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Whelan Applauds Final Legislative Approval On Package Of Landmark Casino Reforms

Measures Would Give Atlantic City Tools and Support Needed to Survive

TRENTON – Senator Jim Whelan, D-Atlantic, the Chair of the Senate State Government, Wagering, Tourism and Historic Preservation Committee, and co-chair of the landmark Legislative Gaming Summit which developed a game plan for casino and racetrack stability and revitalization earlier this year, issued the following statement today after the Senate gave final legislative approval to a package of bills he sponsored to give Atlantic City’s casino industry the transformational reform needed to survive:

“Atlantic City’s casino industry is the lifeblood of the South Jersey economy, and a key engine in the entire State’s economic stability. However, despite their importance to our fiscal and economic well-being, New Jersey has, for far too many years, ignored the problems which have driven casinos to the brink of disaster.

“With the final legislative approval on these bills today, we’re taking a stand against the decay and stagnation of the casino industry, and hoping to turn around years of neglect and ignore the problem, hoping it would go away on its own. We’re giving Atlantic City the tools, support and resources needed to be a 21st Century gaming destination, rather than a relic of the recent past.

“There’s no question that the state of gaming in this country is changing, and our only choices are either adapt or become extinct. With increased competition from neighboring states, we cannot simply rely on Atlantic City’s reputation to help it pull through. We need new gaming products to attract new clientele, and that means restructuring the casino industry to encourage investment, both from the multi-million dollar casino operators and the weekend vacationers.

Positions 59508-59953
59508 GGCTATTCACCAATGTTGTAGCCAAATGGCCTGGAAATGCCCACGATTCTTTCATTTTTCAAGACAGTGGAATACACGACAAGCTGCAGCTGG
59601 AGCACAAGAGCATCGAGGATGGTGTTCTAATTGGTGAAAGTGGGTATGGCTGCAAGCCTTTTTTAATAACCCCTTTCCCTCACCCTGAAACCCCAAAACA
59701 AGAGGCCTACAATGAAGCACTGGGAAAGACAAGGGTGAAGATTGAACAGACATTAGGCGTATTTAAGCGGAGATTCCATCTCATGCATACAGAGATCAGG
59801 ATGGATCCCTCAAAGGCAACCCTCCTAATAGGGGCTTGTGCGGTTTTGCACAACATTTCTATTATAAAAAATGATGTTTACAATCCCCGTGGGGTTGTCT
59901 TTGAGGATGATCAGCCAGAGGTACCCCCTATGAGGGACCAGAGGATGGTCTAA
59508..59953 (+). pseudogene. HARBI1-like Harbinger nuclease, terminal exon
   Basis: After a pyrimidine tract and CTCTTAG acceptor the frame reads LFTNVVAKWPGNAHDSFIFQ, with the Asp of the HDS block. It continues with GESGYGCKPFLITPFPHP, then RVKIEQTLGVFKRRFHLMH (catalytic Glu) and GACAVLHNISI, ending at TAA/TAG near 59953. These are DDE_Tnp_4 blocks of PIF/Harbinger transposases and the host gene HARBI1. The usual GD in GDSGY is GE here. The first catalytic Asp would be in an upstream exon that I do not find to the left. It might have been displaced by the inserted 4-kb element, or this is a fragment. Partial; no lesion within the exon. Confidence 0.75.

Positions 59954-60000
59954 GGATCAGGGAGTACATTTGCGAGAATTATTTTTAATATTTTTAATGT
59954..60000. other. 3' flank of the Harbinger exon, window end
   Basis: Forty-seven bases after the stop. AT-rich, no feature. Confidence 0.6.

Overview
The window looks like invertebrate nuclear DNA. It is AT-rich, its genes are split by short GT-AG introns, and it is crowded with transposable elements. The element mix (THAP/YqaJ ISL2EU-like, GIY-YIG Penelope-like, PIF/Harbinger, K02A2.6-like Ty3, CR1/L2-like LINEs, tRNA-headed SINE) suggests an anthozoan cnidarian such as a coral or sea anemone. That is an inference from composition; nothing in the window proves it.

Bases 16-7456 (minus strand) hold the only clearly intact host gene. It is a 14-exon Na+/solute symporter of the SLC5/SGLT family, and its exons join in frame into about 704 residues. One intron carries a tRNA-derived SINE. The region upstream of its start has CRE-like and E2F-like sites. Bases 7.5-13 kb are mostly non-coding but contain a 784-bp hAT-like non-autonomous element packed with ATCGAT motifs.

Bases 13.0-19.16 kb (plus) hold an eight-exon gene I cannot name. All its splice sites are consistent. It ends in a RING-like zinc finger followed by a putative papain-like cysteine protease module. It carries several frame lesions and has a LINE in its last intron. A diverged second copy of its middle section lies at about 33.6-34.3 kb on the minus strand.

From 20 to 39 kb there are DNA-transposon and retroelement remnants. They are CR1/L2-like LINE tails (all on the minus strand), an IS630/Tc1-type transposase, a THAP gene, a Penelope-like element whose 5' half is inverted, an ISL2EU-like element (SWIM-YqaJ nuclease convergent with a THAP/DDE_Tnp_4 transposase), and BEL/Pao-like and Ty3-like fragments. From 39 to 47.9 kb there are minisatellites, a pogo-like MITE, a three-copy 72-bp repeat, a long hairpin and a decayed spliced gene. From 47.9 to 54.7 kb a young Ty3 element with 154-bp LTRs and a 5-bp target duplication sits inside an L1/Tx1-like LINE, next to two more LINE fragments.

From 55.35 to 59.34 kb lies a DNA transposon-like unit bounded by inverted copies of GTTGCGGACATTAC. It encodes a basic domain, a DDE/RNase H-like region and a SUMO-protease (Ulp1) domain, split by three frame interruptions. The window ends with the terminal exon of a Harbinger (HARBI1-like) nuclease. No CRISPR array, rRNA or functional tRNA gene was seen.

“I know that the legislation isn’t perfect, but we cannot waste time chasing the perfect set of bills while Atlantic City residents continue to deal with joblessness, economic hardship and financial ruin. The fact is that there may not be a single cure-all bill for the casino industry’s economic woes. But these bills lay a strong foundation on which to build, and will begin to put people back to work and reverse years of Atlantic City’s bad fortunes. It’s a good start, and I look forward to working with the Governor to implement these bills for the residents of Atlantic City and the South Jersey region.”

The first bill, S-11, which would create a special Atlantic City Tourism (ACT) District and expand marketing of the resort, was approved by a vote of 36-1, and the second bill, S-12, which would revise casino industry regulation, was approved by a vote of 32-2. Both bills now head to the Governor to be signed into law.

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